The organelle that modifies and packages proteins is the Golgi apparatus. This organelle comprises several flattened sacs called cisternae. The Golgi apparatus, also called the Golgi body or Golgi complex, has two sides or faces, the cis face and the trans face, as described in "The Cell: A Molecular Approach."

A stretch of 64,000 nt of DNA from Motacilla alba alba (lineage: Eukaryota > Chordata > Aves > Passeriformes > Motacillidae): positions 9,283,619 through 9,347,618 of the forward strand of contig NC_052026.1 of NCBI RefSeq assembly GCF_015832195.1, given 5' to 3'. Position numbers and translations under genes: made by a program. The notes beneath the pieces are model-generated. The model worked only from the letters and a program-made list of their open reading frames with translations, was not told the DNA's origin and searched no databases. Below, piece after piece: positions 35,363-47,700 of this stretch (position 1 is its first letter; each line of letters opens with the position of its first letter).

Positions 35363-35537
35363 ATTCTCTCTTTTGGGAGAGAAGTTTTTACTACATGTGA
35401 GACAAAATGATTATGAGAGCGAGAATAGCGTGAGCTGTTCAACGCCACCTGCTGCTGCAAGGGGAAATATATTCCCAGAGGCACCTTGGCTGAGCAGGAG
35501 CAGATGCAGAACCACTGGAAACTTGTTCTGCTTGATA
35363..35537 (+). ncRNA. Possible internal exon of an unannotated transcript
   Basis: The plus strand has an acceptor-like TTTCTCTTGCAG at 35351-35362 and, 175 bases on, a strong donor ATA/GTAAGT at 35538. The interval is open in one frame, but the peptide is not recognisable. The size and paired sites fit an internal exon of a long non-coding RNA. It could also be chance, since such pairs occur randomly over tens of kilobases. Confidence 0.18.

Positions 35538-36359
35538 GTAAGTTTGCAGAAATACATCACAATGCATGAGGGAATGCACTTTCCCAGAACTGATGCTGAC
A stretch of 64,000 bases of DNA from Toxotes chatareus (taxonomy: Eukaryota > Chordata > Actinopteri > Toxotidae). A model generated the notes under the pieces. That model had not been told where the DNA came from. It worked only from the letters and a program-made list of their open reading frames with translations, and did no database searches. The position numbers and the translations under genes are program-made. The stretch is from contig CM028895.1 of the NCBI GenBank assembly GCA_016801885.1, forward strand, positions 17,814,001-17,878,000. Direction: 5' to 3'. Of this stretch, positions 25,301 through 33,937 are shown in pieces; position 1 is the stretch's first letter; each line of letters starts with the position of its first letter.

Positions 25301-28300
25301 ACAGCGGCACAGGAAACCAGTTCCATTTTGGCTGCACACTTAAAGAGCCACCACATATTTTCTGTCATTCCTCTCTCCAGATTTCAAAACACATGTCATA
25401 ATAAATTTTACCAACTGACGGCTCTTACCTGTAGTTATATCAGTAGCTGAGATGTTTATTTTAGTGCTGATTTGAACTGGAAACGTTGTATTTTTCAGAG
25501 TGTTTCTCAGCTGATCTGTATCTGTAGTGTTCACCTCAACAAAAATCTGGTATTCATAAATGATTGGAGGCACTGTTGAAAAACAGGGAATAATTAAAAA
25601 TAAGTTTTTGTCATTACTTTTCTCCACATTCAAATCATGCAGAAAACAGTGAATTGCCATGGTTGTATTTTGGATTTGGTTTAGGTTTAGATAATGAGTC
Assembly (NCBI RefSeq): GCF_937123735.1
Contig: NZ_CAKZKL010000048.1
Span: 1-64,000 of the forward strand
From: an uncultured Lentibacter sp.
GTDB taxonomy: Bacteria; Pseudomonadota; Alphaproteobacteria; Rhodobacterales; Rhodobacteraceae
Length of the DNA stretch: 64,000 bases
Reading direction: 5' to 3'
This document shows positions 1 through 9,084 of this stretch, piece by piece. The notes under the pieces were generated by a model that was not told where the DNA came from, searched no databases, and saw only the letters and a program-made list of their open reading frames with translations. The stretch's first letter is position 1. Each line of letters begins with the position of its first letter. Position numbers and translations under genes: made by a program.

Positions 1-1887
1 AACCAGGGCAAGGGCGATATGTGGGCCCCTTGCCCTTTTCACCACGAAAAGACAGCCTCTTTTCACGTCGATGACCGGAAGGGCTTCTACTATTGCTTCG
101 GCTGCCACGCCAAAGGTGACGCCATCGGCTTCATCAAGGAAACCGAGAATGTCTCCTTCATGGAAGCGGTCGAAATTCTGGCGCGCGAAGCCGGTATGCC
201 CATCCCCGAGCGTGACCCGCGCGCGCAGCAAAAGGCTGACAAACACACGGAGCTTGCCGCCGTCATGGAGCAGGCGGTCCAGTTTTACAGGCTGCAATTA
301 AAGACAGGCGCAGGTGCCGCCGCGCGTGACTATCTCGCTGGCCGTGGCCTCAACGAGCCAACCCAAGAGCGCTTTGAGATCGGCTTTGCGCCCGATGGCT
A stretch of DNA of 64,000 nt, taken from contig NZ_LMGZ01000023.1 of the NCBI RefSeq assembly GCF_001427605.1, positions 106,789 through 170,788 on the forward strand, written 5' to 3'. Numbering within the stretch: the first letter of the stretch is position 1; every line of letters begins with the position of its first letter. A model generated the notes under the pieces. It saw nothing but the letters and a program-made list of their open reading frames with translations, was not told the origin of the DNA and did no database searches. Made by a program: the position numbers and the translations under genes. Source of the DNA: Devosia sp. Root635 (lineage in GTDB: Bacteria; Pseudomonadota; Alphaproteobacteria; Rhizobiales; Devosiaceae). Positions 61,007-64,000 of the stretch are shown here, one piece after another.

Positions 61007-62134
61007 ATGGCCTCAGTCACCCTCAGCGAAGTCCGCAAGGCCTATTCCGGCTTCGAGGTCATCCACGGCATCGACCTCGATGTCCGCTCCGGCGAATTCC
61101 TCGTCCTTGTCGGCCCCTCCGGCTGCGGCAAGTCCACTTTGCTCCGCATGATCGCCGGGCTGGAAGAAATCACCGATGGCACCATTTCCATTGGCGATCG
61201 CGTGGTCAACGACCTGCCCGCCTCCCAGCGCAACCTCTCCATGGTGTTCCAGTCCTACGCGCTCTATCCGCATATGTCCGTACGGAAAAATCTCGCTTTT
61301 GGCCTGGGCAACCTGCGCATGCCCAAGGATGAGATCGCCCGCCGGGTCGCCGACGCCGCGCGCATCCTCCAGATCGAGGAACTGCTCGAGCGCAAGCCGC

The Golgi apparatus retrieves proteins carried in vesicles made in the endoplasmic reticulum. The organelle then modifies these proteins by chopping off some sections or adding necessary molecules. A vesicle then forms around the protein, pinches off of the Golgi apparatus and travels to where the protein is needed. The cis face of the Golgi apparatus lies near the endoplasmic reticulum to receive its products. The trans face of the organelle is positioned near the plasma membrane, ready to transport the finished protein out of the cell.